Expert Day "Sustainability in Construction"

 

On 25th January 2021, an expert day on the topic of "Sustainability in Construction" was digitally organised on the initiative of Saint-Gobain and RWTH Innovation GmbH. In total, more than 90 interested specialists and managers from the concern learned about the latest findings of resource-saving measures developed or propagated at RWTH Aachen University in the course of 5 presentations. Our chief engineer Alexander Feil spoke at the event on the topic of "Secondary construction raw materials - new challenges in processing technology".

In his remarks, he pointed out that the high quality of the produced recycled products is determined not only by the quality of the input material, but above all by the technical depth of the recycling measures. Sorting stages are often dispensed with for cost reasons. Correspondingly, low-threshold processed recycling materials can only be used in the simplest applications (e.g. as base layers in road construction) due to limited qualities. Higher qualities can be achieved by separating the foreign materials that usually occur in deconstruction measures, e.g. wood, plastics, asphalt and gypsum. As a supplement to classifying stages, sensor-based sorting can be used to achieve an additional improvement in quality. When designing the process, however, it must be taken into account that for good sorting performance, it is essential to provide preconditioning besides screen classification; this relates above all to the manipulation of the material flow in such a way that both sensory individual particle detection and individual particle separation can be maintained. A prerequisite for this is the separation of the material flow with additional distance between the particles prior to detection process. Results from an EU research project showed that foreign materials such as gypsum can be reliably discharged at throughputs of up to 10 t/h with a yield of up to 85 %.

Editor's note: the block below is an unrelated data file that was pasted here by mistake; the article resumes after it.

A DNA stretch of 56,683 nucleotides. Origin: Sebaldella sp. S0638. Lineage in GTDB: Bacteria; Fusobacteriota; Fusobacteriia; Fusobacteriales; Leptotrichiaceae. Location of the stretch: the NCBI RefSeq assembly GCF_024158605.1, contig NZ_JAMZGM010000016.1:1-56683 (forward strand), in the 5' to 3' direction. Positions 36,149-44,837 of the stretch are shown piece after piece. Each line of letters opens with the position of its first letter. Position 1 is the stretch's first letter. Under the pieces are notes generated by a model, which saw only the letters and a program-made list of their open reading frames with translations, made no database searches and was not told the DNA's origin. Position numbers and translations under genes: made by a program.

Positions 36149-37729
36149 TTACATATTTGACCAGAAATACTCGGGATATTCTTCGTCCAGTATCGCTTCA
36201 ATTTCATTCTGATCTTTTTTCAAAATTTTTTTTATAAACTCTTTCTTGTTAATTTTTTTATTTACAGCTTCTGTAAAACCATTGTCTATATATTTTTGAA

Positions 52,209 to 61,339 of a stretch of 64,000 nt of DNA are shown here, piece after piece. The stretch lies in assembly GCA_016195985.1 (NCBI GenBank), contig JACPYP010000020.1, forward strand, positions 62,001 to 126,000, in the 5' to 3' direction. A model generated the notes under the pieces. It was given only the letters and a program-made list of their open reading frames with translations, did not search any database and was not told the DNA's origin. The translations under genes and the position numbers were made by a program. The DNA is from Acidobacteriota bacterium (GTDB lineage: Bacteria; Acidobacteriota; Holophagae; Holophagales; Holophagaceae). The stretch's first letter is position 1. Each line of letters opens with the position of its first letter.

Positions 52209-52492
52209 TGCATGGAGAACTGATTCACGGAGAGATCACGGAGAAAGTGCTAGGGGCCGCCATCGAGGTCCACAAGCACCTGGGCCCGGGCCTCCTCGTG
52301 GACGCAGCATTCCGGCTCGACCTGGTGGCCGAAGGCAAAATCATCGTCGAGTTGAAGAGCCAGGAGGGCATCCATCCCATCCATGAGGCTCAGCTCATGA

However, the main obstacles to the use of sensor technology in the field of secondary construction materials are the high mass flows required and the generally low market value of the products produced. While these challenges make it unlikely that this technology can be used economically in Germany at present, there are already the first construction material processing plants abroad that are working successfully with sensor technology. Nevertheless, in view of the expected shortage of high-quality gravel and sand or solid rock deposits, it is to be expected that there will be a growing market for high-quality secondary construction raw materials in the future. In the course of the politically desired recycling, the use of sensor technology could make it possible to recycle at least a portion of the approximately 1 billion tonnes of construction waste produced annually throughout the EU.